Please Subscribe to get a daily link to Pat's blog via email


Your privacy is important to us. We will never spam you and keep your personal data secure.

Day 30: Diarrhea and dexamethasone

Home/About Pat, Nutrition, Side effects, Support, Tips, Transplants/Day 30: Diarrhea and dexamethasone

Day 30: Diarrhea and dexamethasone

Day 30. 30 days since the first half of my 8 million+ stem cells were infused back into me up in Iowa City. I was suspicious of a conspiracy; that my cells would be altered and I’d emerge an Iowa Hawkeye. No way! I still bleed Badger Red.

IMG_0592I continue to be plagued by diarrhea. Imodium (at higher doses) and Lomotil help, but haven’t been able to shut it down for more than four to six hours at a time. If I try to crank up the dose of Lomotil, I get the worst case of dry mouth I’ve ever experienced. Food becomes tasteless and dry.

Despite the ongoing complications, I started maintenance bridge therapy this week; 3 mg Pomalyst daily for three weeks, along with 40 mg dex each week.

Speaking of food, most everything looks good. I watch ads for Pizza, seafood, fast food–even Dairy Queen. But sweets overpower me and I end up taking a pass. To heck with safe and bland! Unfortunately, I take only a few bites and I loose interest. My stomach starts jumping like one of those souped up cars the kids bounce in on Saturday nights. I’ve been living on a diet of scrambled eggs, oatmeal and a variety of hard cereal using soy milk so I avoid lactose intolerance. For those of you suggesting I eat yogurt and take probiotics rest easy; I do both daily.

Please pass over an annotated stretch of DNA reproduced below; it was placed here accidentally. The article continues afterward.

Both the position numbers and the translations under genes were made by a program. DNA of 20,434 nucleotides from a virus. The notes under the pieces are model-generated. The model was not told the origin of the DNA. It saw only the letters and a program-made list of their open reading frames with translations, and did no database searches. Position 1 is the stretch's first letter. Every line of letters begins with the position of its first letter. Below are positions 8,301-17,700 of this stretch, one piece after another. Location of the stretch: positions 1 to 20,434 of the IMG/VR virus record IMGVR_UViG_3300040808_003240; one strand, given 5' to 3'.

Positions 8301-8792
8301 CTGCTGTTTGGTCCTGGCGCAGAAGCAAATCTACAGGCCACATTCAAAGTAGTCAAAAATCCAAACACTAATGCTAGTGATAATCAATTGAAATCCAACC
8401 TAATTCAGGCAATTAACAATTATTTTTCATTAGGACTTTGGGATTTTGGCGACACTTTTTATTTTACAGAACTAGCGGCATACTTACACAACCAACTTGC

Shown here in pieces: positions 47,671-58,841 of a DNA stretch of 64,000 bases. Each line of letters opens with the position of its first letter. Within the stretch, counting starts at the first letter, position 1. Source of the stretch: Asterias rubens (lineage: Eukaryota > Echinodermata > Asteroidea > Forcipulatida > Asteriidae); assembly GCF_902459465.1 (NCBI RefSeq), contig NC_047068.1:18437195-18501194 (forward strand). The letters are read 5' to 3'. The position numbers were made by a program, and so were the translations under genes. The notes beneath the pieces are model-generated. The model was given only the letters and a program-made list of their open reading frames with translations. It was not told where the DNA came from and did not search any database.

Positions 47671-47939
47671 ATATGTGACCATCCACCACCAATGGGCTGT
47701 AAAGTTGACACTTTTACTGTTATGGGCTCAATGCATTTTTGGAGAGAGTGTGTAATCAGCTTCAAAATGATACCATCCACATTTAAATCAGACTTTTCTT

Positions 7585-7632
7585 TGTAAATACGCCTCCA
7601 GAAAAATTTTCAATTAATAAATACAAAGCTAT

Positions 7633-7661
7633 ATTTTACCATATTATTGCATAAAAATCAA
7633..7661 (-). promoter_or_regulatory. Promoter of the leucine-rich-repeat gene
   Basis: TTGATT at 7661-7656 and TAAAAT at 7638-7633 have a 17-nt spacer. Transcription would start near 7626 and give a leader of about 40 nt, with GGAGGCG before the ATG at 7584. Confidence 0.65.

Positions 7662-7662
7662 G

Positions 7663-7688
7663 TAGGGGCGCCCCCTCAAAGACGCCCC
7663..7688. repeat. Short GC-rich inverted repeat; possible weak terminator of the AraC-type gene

The picture above was taken the weekend before I checked into the BMT unit for the second transplant. Dear Friend, Tim Hanna, and his lovely wife, Lisa, joined us for the photo. This was Lisa’s birthday cake. Packers logo across the front, no doubt! My GI tract and taste buds were almost back to normal; something to hold onto as I recover again now. I enjoyed more than one piece of cake at the tailgate that day.

My food of choice while out: McDonald’s sausage and scrambled egg wrap. Moist, relatively low carb ( I ditch much of the wrap) and affordable. Great timing for Mac’s to start serving breakfast all day.

UW slippersFood is more than symbolic at this point. How many of you retained large amounts of water after engraftment? At one point my thighs, ankles and feet from above the waste down had been retaining water; so much that it became painful to walk–and I’m not talking about the uncomfortable reality that all of my shoes no longer fit. Thank God I had Ed Wolfman’s gift of over sized UW Badger slippers. They fit. Thanks, Ed!

But even if I can find shoes that fit, the water weight trapped in my legs make it difficult to walk or to put pants or socks on.

The same thing happened this summer. As a matter of fact, it was worse, so I know it should resolve on it’s own. This summer’s water retention was so bad, it pushed my blood pressure up and kept my resting heart rate up over 100 for over three weeks. The stress the first of my tandem transplants put on my heart was one of the reason’s I hesitated to get back on Dr. Tricot’s tandem train.